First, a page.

I agree. It’s hard to sit in front of a blank page and create a world and characters and storyline to tie them all together. And after the writing comes the submitting—which is often harder than writing the work in the first place. And the waiting—oh the waiting!!

And when the replies do start rolling in 95% (give or take) will likely be rejections. Does the writer give up? Okay, some might, but those who don’t will continue to send out more queries. Then they will write more work, send it out, and start all over again until someday they break through. An agent signing or book deal! Hooray!

But it doesn’t end there. The book gets published and the reviews start rolling in. Not all of them will be “I loved this” and that’s not always easy to take either. But the writer doesn’t give up. They write more and publish more (hopefully) and take the good with the bad.

And there WILL be bad. We’ve all had those days and will likely have more on our road to publication (and beyond). It’s okay to feel down now and then. The trick is not to stay down! We have to pick ourselves up and get back to work.

If our dreams are slammed against the harsh reality wall of the world and shattered into millions of pieces, we must pick them up, reshape them, and make ourselves a new dream!

I think an excerpt from a song in Disney’s Cinderella says it best:

“No matter how your heart is grieving

If you keep on believing

The dream that you wish will come true.”


Write and Dream on!

Friday, October 12, 2012

Fixing-up Friday

As many of you know, we’ve been fixing up the shed in preparation to turn it into a craft/writing room for me. Yesterday was a glorious day for the electrician came and fixed the old wiring (it wasn’t right) and installed new outlets and a base for a ceiling fan/light set. YAY!!

Here are some before and after pictures:

Before and after light fixture (sorry about the light being on during the before shot):

before lightafter lightafter light switch

As you can see, he moved the light over a bit so it’s more in the center of the room. He also installed a new switch system. One switch for the light, one for the fan, and one for the outside light (which he also set up—pictured later in post).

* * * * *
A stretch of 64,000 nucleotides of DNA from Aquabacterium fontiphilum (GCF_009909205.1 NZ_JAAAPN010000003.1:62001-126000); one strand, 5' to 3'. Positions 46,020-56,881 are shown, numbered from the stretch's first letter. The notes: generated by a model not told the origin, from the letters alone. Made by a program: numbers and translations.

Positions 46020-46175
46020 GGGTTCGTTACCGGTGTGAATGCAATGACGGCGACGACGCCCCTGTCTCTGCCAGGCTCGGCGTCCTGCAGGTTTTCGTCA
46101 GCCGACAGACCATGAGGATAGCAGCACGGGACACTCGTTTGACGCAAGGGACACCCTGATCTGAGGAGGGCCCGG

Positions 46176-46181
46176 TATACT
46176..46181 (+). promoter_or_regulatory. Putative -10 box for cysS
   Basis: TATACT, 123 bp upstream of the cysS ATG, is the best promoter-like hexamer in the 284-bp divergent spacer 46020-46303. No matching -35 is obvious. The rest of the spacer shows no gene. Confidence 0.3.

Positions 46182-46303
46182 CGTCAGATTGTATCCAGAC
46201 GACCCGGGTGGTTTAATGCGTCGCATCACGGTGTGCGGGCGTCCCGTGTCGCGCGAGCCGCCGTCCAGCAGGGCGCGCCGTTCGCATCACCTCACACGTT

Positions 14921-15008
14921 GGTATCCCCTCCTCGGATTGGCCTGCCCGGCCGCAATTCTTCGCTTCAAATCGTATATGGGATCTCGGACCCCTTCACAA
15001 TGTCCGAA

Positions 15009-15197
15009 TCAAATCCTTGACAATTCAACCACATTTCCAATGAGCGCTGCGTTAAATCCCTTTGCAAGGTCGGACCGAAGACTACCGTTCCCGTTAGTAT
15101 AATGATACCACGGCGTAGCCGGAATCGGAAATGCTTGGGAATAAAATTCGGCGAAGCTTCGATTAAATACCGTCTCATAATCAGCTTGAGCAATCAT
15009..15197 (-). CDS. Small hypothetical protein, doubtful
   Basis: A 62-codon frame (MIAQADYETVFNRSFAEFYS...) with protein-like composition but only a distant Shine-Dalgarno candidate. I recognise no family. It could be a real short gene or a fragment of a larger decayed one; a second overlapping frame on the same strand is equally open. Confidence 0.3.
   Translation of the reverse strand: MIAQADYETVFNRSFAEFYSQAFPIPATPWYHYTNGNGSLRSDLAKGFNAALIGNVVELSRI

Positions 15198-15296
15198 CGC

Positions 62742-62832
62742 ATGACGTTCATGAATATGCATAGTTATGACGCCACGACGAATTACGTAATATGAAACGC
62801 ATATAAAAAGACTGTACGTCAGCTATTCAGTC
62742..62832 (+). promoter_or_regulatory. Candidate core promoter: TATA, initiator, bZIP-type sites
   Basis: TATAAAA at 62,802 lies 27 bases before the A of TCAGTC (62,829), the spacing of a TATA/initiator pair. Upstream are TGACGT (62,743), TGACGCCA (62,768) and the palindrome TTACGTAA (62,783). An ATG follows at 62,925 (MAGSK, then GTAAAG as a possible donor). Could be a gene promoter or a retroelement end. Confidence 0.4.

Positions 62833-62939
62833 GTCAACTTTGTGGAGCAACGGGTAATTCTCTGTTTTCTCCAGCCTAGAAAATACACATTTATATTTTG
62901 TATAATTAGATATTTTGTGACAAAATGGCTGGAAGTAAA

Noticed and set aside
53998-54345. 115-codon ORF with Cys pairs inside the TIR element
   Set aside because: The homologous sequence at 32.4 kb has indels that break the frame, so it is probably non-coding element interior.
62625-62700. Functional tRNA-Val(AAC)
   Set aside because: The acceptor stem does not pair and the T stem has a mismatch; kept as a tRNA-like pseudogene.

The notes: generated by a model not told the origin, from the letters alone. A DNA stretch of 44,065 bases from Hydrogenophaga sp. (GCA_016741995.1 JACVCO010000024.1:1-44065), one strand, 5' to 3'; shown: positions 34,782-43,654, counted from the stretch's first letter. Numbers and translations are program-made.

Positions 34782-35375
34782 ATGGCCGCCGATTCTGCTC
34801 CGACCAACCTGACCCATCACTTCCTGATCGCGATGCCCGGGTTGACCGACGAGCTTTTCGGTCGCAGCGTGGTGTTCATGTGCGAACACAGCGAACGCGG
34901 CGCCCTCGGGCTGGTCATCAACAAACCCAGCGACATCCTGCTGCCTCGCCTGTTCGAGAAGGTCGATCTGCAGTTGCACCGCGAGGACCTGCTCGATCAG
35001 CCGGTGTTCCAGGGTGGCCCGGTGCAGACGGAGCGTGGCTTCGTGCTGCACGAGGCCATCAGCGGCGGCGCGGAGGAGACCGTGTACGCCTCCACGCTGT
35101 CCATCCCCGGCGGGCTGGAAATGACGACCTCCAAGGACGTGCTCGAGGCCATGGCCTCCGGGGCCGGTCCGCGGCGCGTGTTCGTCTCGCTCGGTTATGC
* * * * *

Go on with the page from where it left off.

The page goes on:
There were a total of two outlet boxes in the shed. One was in the corner by the door and the other was in the ceiling (yes, in the ceiling—it was to plug the light into because the light wasn’t wired—just a plug in). Before and after shots of the corner outlet area:

before corner outletafter corner outlet

He left the corner outlet and put it on a circuit all its own so it can be used for the portable heating/cooling unit I’ll be using at first. Having it on its own circuit means I won’t have any dimming lights or blown circuits when I want to be cool/warm. He also installed a new outlet on the adjoining wall—because that’s where I plan to have my computer set-up.

The back wall has a built-in work bench area. I debated taking it out, but decided I’d leave it (though we’re going to improve it) so I can use it for my crafting. Before and after shots of the back wall.

before bench areaafter back wall

He installed three outlet boxes so I’ll have plenty of power for my sewing machines, glue guns, blender, iron, etc. Yay crafts!! Right now I’ve got my laptop on it (as you can see) and am ready for some revisions (including bag of Snickers—thanks to Kimberley Griffiths-Little)!

Tomorrow is supposed to be the day for insulating and walls. We’ll see how it goes. I’m hoping all goes well and we can at least get the place insulated and the sheetrock up—maybe get the texturing done. But if the texturing doesn’t get done, I’m hoping the door will get fixed, and also the “doggy door” closed off.

Here’s the current door and doggy door areas: